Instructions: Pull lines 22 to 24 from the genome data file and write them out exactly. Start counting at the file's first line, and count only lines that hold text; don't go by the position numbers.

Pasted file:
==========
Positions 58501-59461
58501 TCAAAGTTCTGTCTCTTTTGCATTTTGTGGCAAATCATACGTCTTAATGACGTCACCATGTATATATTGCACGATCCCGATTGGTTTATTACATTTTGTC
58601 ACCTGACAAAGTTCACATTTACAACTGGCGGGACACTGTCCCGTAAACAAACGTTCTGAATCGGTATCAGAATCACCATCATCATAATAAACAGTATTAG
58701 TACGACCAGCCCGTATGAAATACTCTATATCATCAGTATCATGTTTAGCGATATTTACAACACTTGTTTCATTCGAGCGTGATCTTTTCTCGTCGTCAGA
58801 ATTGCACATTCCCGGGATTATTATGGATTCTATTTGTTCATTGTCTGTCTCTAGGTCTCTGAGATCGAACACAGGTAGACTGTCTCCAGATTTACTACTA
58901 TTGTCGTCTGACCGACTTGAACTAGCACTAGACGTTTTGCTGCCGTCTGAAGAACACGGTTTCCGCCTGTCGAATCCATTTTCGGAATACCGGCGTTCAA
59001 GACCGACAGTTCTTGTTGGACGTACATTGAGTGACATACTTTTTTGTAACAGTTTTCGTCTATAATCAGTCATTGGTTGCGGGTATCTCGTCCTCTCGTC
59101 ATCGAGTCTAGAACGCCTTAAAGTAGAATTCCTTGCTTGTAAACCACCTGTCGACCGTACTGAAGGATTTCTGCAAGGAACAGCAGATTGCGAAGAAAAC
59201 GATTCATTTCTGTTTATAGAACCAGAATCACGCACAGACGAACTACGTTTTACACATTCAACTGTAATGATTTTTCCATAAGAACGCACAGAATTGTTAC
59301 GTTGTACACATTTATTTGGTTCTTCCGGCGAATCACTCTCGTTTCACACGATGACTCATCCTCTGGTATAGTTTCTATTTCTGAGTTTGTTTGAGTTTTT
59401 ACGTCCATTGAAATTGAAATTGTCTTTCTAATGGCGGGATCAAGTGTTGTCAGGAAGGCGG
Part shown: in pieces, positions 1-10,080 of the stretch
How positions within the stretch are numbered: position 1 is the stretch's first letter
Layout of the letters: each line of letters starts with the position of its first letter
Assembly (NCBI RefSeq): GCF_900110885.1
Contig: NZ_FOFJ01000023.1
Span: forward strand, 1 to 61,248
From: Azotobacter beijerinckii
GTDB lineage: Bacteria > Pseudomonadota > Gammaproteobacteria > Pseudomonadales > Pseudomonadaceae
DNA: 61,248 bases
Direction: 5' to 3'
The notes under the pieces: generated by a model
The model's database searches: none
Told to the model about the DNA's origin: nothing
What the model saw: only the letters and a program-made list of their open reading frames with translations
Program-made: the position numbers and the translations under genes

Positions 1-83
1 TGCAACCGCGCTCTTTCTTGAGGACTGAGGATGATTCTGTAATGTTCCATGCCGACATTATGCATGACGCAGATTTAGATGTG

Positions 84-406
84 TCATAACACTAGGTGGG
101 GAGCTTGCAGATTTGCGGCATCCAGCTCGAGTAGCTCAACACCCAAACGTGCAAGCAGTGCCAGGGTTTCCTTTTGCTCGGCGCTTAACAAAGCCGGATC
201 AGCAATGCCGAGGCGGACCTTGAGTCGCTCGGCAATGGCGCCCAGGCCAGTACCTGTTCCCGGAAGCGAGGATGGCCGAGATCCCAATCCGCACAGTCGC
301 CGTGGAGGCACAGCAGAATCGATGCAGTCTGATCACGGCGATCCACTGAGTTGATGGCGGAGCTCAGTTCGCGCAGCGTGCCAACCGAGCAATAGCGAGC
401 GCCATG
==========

The notes under the pieces: generated by a model
The model's database searches: none
Told to the model about the DNA's origin: nothing